The cable channel TLC may have thought it was promoting the cause of ethnic and religious harmony by running a program that sympathetically examines the lives of five ordinary American Muslim families. But now the show itself has become a source of conflict, with the conservative Florida Family Association urging advertisers to boycott it and at least one major retail chain complying.
Media critics are already issuing scathing criticism of the decision by home retail giant Lowe's to respond to the Florida Family Association's campaign against the program. Gawker, for example, writes, "American Muslim, a TLC reality show that depicts the lives of Muslims in dangerous anti-American professions like 'police officer' and 'high school football coach,' is obviously the most egregious example yet of creeping Sharia. So thank (the Christian) God that all-American retailer Lowe's has decided to pull advertising from the show!"
According to TLC, "All-American Muslim takes a look at life in Dearborn, Michigan--home to the largest mosque in the United States--through the lens of five Muslim American families. Each episode offers an intimate look at the customs and celebrations, misconceptions and conflicts these families face outside and within their own community."
As viewed by the Florida Family Association, however, the normality and all-American quality of the families profiled is in itself a cause for suspicion.
"The Learning Channel's new show All-American Muslim is propaganda clearly designed to counter legitimate and present-day concerns about many Muslims who are advancing Islamic fundamentalism and Sharia law," the group writes at its website. "The show profiles only Muslims that appear to be ordinary folks while excluding many Islamic believers whose agenda poses a clear and present danger to liberties and traditional values that the majority of Americans cherish."
The FFA site reprints two articles condemning the show by the well-known anti-Islamic agitators Robert Spencer and Pamela Geller and concludes, "Clearly this program is attempting to manipulate Americans into ignoring the threat of jihad and to influence them to believe that being concerned about the jihad threat would somehow victimize these nice people in this show."
The FFA keeps track of the number of advertisers it has targeted with emails who happen not to have ads running during subsequent showings of the program, but Lowe's is the only firm to have explicitly deferred to the email campaign. And that has now forced the big-box chain on the defensive.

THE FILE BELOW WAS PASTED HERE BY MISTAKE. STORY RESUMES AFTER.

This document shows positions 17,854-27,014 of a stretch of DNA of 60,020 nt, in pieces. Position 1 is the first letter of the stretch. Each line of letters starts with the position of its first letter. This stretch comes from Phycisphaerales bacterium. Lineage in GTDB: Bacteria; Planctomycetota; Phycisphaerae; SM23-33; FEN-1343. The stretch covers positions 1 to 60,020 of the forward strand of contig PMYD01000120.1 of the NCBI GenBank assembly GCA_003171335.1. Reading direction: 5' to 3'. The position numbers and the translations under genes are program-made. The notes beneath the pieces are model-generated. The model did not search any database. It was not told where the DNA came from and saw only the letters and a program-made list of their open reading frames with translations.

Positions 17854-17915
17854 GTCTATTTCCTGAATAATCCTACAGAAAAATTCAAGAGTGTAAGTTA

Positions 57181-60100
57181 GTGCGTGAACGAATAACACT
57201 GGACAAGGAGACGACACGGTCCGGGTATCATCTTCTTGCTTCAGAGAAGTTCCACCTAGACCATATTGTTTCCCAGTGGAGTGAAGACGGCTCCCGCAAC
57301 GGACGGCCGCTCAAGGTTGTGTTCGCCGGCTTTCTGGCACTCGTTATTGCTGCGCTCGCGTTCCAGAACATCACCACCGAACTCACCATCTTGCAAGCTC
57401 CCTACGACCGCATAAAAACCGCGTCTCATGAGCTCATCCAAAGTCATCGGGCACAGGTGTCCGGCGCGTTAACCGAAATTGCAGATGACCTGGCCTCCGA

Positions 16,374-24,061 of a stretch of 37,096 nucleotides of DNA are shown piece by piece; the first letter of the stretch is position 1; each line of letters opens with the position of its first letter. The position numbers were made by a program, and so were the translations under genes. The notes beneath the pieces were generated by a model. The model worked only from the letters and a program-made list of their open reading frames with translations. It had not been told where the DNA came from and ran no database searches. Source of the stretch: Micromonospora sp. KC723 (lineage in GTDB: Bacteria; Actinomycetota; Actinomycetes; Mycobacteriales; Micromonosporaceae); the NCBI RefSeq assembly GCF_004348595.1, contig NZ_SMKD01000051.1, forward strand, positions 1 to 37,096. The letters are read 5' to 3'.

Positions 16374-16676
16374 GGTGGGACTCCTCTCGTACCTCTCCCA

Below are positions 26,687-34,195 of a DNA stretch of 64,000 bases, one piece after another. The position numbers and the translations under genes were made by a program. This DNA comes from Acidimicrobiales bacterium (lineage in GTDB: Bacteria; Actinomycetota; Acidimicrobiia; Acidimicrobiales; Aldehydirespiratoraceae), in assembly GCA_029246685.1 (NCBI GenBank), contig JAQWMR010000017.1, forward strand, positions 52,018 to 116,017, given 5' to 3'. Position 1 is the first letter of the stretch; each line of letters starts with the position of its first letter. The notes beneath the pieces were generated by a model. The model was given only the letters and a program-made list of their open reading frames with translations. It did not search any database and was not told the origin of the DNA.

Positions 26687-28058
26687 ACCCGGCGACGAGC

The initial email sent by Lowe's to the FFA stated, "While we continue to advertise on various cable networks, including TLC, there are certain programs that do not meet Lowe's advertising guidelines, including the show you brought to our attention.
In a subsequent Twitter posting, however, the company appeared to be backpeddling. "It is never our intent to alienate anyone," they insisted. "Lowe’s values diversity of thought in everyone, including our employees and prospective customers."
And more recently, a Lowe's spokesperson attempted to have it both ways, telling The Hollywood Reporter, "We understand the program raised concerns, complaints or issues from multiple sides of the viewer spectrum, which we found after doing research of news articles and blogs covering the show. We based our decision to pull the advertising on this research and after hearing the concerns we received through emails, calls, through social media and in news reports."
Lowe's actions are already being described as "a public relations disaster" and have aroused anger among the American Muslim community.
The American-Arab Anti-Discrimination Committee, for example, has issued a statement saying, “Sadly corporations, such as Lowe’s, have succumbed to the idiocracy of such garbage campaigns, which are orchestrated by groups and organizations which lack credibility, legitimacy, and are founded on the basic notions of bigotry and racism reminiscent of a shameful era in this country’s history.”
This preview for All-American Muslim was posted at YouTube on October 19, 2011.